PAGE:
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Absurd valuations; growth at any price

Updated: Feb 14, 2023

One of my favourite stock market quotes is from Scott McNealy, former CEO of Sun Microsystems. In April 2002, in a Bloomberg interview, he said:


“At 10 times revenues, to give you a 10-year payback, I have to pay you 100% of revenues for 10 straight years in dividends. That assumes I can get that by my shareholders. That assumes I have zero cost of goods sold, which is very hard for a computer company. That assumes zero expenses, which is really hard with 39,000 employees. That assumes I pay no taxes, which is very hard. And that assumes you pay no taxes on your dividends, which is kind of illegal. And that assumes with zero R&D for the next 10 years, I can maintain the current revenue run rate. Now, having done that, would any of you like to buy my stock at $64? Do you realize how ridiculous those basic assumptions are? You don’t need any transparency. You don’t need any footnotes. What were you thinking?”


I remember thinking after the tech bubble burst in 2000 that I would never again witness another market bubble of that magnitude. I was wrong.


The catalyst for this research note is two recent takeover announcements. In early August, Square (SQ US) announced that Afterpay (APT AU) would be acquired by Square (SQ US) for approximately $US29 billion, the largest takeover in Australia’s history. The Fund had a short position in Afterpay at the time of the announcement. Two months earlier, Australian software company Altium (ALU AU) received a $3.9 billion takeover bid from Autodesk (ADSK US). At the time of this announcement, the Fund also had a short position in Altium.


In deference to Scott McNealy, it’s interesting looking at the Price to Sales ratios for Afterpay and Altium: 22.4 and 16.5 respectively (based on market capitalisations on August 4 and the one year forward revenue forecasts). It makes 10 times revenue look cheap!


From a valuation perspective, the big difference between capital intensive companies and companies like Afterpay and Altium is the degree of operating leverage. This particularly applies to “software as a service” companies. The marginal cost of onboarding a new customer is low and hence these companies tend to have a high return on equity and gross profit margin.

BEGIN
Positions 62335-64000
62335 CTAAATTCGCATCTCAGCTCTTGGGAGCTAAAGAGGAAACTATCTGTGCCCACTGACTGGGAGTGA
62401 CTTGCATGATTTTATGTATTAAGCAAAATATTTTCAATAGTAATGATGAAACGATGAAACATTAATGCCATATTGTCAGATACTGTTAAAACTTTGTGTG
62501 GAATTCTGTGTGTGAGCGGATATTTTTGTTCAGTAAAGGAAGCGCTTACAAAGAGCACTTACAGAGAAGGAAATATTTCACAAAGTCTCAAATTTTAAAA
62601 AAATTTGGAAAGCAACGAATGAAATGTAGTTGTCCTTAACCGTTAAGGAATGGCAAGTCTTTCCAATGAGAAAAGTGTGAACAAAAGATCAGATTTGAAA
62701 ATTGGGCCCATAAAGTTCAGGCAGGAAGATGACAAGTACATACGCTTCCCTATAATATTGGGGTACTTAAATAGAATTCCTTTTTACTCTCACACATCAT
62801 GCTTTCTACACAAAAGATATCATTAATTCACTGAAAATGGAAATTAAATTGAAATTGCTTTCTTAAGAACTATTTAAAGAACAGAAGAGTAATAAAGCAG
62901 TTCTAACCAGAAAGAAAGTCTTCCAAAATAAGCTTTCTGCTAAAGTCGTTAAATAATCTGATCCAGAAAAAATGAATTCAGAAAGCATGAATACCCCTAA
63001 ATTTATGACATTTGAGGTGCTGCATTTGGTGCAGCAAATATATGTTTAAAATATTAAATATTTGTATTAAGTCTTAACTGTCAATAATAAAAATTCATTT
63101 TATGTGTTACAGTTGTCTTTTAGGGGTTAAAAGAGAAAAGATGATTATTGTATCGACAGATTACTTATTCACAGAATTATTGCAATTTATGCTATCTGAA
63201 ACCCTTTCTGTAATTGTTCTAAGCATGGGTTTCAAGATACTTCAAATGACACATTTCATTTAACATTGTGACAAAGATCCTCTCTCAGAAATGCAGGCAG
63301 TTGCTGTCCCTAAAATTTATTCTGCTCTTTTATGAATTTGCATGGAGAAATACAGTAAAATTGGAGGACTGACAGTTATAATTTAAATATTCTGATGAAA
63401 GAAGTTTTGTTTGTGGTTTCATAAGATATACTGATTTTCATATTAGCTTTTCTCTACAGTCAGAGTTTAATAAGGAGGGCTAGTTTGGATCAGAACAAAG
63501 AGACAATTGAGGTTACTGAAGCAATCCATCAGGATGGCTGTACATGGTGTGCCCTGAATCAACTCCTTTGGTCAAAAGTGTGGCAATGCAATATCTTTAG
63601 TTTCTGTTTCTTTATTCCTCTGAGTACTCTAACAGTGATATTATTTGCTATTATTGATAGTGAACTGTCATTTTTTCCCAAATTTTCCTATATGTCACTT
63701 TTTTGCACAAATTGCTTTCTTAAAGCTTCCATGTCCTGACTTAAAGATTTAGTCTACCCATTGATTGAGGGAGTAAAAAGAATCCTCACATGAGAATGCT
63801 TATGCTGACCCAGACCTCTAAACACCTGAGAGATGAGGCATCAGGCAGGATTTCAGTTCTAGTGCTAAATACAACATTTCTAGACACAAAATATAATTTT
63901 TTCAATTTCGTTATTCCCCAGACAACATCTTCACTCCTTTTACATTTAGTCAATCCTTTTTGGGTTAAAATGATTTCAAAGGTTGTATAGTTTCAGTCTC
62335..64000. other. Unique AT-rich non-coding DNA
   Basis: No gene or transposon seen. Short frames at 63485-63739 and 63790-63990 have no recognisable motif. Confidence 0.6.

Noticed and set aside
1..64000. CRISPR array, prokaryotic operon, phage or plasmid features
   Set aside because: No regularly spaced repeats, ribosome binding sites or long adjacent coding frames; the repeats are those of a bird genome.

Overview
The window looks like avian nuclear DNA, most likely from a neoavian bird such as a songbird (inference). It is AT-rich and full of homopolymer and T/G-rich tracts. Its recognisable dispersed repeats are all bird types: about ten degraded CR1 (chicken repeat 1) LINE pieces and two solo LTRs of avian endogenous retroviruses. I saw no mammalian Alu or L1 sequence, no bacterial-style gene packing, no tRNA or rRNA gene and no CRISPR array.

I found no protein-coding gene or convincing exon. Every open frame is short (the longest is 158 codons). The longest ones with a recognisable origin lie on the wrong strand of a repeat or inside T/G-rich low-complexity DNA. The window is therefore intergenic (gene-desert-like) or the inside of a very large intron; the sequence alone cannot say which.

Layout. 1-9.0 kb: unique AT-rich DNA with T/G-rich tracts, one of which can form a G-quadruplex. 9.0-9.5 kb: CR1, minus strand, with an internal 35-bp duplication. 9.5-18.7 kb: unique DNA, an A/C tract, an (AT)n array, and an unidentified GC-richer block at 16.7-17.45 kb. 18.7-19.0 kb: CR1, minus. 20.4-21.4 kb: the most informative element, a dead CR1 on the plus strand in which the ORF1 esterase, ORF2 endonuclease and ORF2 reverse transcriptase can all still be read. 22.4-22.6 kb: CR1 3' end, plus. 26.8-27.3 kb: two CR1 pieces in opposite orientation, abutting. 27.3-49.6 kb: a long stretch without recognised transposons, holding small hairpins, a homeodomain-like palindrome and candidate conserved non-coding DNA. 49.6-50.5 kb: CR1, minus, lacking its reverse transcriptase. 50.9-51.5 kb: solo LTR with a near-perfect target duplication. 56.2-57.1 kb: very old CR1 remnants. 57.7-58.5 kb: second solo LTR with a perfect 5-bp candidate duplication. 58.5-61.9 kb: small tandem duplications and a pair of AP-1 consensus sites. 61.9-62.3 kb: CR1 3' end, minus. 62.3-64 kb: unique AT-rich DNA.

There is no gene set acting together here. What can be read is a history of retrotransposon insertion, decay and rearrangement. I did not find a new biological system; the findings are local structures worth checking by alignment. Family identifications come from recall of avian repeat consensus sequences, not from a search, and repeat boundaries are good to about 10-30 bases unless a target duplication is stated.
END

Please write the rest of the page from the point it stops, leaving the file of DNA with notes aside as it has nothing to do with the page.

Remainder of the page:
The same cannot be said for the automobile industry. It’s a capital intensive business with high fixed and marginal costs. It’s interesting, therefore, to look at valuation metrics for automobile stocks in the Fund’s universe. Some Chinese electric vehicle companies look particularly expensive based on numerous valuation ratios.


Valuation Ratios for Chinese Electric Vehicle Companies (4 August 2021)

source: Bloomberg, OQFM


As these companies specialise in electric vehicles, they potentially have much stronger growth profiles than companies which have traditionally focused on internal combustion engines. Nevertheless, the harsh reality is that companies with “blue sky” growth outlooks often don’t live up to expectations. This is the reason why forecast earnings growth tends to be a contrarian indicator. With all major car companies focusing on electric vehicles, competition will intensify and growth projections will likely prove to be optimistic.


The title of this research note refers to “absurd valuations”. At OQ Funds Management, we analyse a broad range of valuation factors that compare a company’s share price with various items on its profit & loss, balance sheet and cashflow statements. In aggregate, these valuation factors tell an interesting story. For simplicity, we focus below on simple valuation ratios:

· Over 40% of stocks have a one year forward PE of more than 20.

· Almost 30% of stocks have a one year forward dividend yield of less than 1%.

· Almost 25% of stocks have a last reported price to book of more than 5.


For some of the companies highlighted in this research note, it’s also interesting to look at some obscure valuation measures which aren’t in our dataset:


Altium From their website (5 August 2021): “53% of total revenue is subscription-based, with over 31,000 subscribers globally”. The current market cap is approximately $US3.4b. This equates to $US110,000 per subscriber!


Afterpay From Bloomberg (2 August 2021): “The deal should also help boost Cash App’s total user base by adding Afterpay’s 16 million users to Cash App’s existing user base of 70 million annual users”. This implies Square paid over $US1,600 per customer … for a factoring company!


NIO From Statistica (4 August 2021): “Global sales of automobiles are forecast to fall to just under 70 million units in 2021, down from a peak of almost 80 million units in 2017.” Based on NIO’s current market capitalisations this equates to approximately US$1,050 for every car that will be produced globally in 2021! NIO is currently the seventh ranked automobile company globally based on market capitalisation yet it manufactured less than 44,000 cars in 2020, equating to a market share of less than 0.07%!


These valuation metrics can only be justified using a NPV model with extremely aggressive growth forecasts and an indefinitely low discount rate. This in turn assumes that the normal competitive forces that drive down profit margins are not valid and that interest rates will always be ultra-low. Neither assumption is valid. The only appropriate word to describe the valuation of these companies is “absurd”.


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